Charles and Mary’s two older sons married prior to 1910, with Robert marrying Freda Blaustein around 1906 and Jacob marrying his first wife, Sarah, around 1903. By 1910, Robert and Freda had their first child, Matthew, and were living at 24 N. Montford Avenue. Nathan Blaustein & Co had come into existence by this time as the census shows Robert working as a grocer. At the same time, Jacob and Sarah were living on Fremont Avenue, with Jacob working as a cutter in the clothing industry.

Charles died in May 1911 and was buried in the B’nai Israel Cemetery.

Around 1912, Charles and Mary’s remaining son, Joseph, married Fanny Blaustein, none other than the sister of his brother Robert’s wife Freda. Joseph and Fanny had two children, Charlotte and Charles, in 1916 and 1921, respectively. In the same period, Robert and Freda had four more children, Charles, Shirley, Franklin, and Basil. 

Mary died in 1922 and was buried in the B’nai Israel Cemetery alongside Charles. They were eventually joined by all of their children, and nearly all of their grandchildren. 

Another son, Basil (pictured to  the right), who went by his middle name Merle, was well known in the New York world of theater. Upon Merle’s death at the age of 95 in 2018, the New York Times published a lengthy obituary. According to that obituary, apparently, Baltimore lost Merle to New York because The Sun rejected him for a job as a journalist.   It is in another obituary for Merle  that the family connection to Louis Blaustein is mentioned.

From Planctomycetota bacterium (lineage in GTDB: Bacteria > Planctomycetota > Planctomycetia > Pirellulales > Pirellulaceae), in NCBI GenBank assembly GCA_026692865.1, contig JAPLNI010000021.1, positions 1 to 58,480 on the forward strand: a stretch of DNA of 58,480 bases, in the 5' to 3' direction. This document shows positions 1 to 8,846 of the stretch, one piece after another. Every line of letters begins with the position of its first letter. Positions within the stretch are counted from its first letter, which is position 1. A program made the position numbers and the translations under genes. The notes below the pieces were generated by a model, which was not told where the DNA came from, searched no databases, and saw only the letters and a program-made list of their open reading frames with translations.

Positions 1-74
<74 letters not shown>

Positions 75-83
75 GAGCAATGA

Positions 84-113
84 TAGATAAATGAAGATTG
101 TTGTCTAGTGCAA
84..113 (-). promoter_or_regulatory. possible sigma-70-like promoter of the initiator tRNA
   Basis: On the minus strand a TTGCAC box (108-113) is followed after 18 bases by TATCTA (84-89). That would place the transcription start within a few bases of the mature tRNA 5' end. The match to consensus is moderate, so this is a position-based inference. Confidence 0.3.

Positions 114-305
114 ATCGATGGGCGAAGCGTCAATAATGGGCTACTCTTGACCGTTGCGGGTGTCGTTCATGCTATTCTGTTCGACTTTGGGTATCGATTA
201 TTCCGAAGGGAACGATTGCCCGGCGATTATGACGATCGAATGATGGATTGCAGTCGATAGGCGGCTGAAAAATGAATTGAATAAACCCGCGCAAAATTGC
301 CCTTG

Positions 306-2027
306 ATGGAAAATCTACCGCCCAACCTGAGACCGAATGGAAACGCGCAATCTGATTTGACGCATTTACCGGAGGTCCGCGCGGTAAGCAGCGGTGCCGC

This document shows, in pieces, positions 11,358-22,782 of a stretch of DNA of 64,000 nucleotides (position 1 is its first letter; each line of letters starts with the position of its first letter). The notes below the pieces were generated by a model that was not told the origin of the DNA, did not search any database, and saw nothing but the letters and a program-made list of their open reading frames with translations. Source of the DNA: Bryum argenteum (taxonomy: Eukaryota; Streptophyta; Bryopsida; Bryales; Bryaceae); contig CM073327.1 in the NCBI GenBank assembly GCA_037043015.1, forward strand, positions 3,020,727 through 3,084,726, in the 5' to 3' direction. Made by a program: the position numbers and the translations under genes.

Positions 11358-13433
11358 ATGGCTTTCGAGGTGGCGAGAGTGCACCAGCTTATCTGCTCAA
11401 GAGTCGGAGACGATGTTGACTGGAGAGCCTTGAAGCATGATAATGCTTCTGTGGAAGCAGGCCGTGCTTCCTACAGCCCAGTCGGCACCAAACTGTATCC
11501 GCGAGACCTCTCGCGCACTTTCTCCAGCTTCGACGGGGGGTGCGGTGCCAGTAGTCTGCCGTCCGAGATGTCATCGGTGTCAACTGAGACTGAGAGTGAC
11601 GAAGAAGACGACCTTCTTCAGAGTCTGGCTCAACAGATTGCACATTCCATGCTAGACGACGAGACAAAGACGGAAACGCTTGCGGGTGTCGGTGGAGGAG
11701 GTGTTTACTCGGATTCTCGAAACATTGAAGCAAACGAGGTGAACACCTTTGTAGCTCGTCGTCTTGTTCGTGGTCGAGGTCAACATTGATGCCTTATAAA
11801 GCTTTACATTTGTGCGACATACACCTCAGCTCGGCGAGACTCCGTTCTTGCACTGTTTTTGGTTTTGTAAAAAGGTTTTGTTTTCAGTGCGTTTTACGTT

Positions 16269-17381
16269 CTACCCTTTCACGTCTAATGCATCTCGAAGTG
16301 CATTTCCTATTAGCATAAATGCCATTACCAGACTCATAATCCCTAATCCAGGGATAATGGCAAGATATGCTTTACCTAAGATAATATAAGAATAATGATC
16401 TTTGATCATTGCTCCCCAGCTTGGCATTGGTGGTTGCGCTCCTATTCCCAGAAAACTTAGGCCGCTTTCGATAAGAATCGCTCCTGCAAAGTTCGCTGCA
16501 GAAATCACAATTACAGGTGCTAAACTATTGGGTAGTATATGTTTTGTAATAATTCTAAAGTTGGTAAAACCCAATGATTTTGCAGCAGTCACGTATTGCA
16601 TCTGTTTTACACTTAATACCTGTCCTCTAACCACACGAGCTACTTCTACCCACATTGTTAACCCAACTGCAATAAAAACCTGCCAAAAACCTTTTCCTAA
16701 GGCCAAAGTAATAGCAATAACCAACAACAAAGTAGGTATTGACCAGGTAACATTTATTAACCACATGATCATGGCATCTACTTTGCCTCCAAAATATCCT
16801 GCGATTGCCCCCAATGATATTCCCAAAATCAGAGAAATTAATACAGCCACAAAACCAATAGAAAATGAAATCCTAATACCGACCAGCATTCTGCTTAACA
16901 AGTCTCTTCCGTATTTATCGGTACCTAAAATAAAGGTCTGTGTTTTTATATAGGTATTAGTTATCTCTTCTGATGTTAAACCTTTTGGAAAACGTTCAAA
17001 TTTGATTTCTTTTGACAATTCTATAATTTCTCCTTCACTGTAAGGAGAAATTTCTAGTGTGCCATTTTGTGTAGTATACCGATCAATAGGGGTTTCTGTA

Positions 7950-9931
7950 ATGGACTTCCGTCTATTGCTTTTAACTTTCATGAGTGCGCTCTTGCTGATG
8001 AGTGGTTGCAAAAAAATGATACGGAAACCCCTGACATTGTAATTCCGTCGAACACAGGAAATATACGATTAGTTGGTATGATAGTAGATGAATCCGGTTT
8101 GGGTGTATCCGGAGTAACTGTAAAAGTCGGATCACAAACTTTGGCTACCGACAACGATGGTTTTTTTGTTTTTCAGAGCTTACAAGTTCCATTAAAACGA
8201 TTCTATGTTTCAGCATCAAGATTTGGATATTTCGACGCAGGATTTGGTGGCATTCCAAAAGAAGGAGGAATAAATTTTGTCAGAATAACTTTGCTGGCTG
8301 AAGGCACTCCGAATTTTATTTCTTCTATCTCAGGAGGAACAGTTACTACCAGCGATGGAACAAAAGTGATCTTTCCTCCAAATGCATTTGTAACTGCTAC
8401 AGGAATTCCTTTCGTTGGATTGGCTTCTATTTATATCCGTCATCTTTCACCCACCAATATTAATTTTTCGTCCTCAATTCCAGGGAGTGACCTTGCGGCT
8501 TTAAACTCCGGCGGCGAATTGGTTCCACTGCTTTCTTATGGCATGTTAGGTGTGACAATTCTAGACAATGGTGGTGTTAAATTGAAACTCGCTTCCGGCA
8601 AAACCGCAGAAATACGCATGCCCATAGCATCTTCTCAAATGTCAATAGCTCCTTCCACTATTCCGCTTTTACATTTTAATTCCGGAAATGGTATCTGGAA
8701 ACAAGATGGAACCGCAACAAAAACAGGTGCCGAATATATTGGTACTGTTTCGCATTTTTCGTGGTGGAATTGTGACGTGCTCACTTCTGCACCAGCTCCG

Merle’s mother Freda and her sister Fanny, were two of the eleven children of Louis’ brother, Nathan, and his wife, Dora (Kahn) Blaustein.  Along with Freda and Fanny, Nathan, Dora, and three more of their children’s graves can be found in the B’nai Israel Cemetery. 

As an interesting aside related to interconnected families, Louis and Nathan Blaustein had (among other siblings) a brother named Samuel, who was the father of Ida, the mother of longtime B'nai Israel member Gil Barron. You can read more about Gil Barron here.